You don’t have to be a world-class pitmaster to produce a blue-ribbon brisket
Let’s get this out of the way right up front. This recipe isn’t about how to take on a world-class pitmaster. The best brisket is low- and slow-smoked, and most great barbecue venues rely on elaborate smokers and fanatical attention to detail. No, we’re here to make a fantastic Texas-style brisket in your home oven.
Most of us don’t have a smoker cabinet and don’t have the time to spend on smoking a brisket. So, the home oven is a good option.
So, why make briskets at home? They’re delicious, feed crowds at a fraction of the cost, require zero intervention and are great for parties or gatherings.
Most good brisket recipes start with a dry rub. You can find commercial versions at many stores and markets or you can create your own from an array of recipes online. Here’s a starting point, but feel free to be creative.
Texas Style Oven-Roasted Brisket
5-6 pound boneless, flat-cut brisket
2 tablespoons sea salt
2 tablespoons brown sugar
1 tablespoon chili powder
1 tablespoon paprika
1 tablespoon dried mustard
1 tablespoon garlic powder
1 tablespoon onion powder
2 teaspoons dried thyme
¼ cup liquid smoke
3 cups water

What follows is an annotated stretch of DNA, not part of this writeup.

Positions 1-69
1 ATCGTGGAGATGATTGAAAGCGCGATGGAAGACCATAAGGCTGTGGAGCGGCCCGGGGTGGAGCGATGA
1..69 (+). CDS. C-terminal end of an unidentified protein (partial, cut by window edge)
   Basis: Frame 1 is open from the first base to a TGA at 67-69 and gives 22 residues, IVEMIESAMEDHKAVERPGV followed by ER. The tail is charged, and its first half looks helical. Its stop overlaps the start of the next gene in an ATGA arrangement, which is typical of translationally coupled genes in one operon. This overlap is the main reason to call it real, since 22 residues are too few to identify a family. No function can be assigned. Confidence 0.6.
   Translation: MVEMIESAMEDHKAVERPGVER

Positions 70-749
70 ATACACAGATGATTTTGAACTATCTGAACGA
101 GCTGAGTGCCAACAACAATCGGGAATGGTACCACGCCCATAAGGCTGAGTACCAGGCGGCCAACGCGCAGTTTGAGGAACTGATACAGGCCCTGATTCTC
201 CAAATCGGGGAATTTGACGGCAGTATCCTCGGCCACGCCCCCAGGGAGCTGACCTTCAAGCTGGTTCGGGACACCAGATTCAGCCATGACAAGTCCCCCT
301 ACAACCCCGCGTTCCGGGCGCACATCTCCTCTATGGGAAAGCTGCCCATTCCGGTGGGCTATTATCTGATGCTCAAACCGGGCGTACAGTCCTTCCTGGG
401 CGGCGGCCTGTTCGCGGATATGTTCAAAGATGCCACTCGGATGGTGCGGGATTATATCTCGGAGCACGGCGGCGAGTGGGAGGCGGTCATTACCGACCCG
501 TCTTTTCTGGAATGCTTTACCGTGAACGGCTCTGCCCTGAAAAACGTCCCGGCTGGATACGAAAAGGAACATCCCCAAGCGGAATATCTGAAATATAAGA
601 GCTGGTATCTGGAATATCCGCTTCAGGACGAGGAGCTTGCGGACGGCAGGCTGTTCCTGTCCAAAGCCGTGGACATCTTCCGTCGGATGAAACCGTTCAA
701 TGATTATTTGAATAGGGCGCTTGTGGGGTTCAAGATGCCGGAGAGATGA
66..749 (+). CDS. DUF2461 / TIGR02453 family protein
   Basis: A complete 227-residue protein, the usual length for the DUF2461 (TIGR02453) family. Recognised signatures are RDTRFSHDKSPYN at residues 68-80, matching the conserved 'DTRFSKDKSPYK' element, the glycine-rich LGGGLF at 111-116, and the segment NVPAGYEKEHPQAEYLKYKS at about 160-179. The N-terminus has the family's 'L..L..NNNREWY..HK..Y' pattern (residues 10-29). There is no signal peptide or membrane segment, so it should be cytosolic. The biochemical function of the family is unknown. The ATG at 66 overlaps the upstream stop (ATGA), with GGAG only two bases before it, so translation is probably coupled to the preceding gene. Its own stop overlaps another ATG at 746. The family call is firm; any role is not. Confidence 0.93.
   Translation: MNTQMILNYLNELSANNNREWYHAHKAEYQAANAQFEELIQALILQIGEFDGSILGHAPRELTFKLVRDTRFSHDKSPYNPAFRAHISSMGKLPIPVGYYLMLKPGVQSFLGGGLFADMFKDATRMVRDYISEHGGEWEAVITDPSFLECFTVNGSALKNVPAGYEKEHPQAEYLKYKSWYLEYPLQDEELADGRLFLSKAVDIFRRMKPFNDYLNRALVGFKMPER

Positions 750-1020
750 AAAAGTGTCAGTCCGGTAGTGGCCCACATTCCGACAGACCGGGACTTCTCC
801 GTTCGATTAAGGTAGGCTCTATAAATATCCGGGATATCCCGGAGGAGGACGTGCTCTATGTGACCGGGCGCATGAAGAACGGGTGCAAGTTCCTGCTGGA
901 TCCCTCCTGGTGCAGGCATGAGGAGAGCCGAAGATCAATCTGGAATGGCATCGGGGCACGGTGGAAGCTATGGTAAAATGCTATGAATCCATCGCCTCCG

Preheat oven to 250 F. Pour 3 cups water and liquid smoke into a large roasting pan with a rack.
In a small bowl, mix dry rub and rub spice blend over the entire surface of the brisket and lay the brisket on the rack, fat side up. Wrap pan tightly with foil and insert an oven-safe meat thermometer through the foil into the thickest part of the meat so you can see the reading.
Slow roast in the oven until the internal temperature is 155 F. Remove the foil and continue roasting until the internal temperature reaches 168 F. This process could take 5-6 hours, or roughly 1 hour per pound.
Remove from oven and let rest, loosely covered with foil, for 20 minutes. Cut across the grain in thin slices to serve.
Chef’s note: For more intense flavor, put dry rub on a day ahead, wrap tightly in foil and refrigerate. Take out a hour before you cook to warm to room temperature.
Phil Newton is a Galveston baker/cook. He’s the owner/operator of Stiglich Corner with partner Cindy Roberts.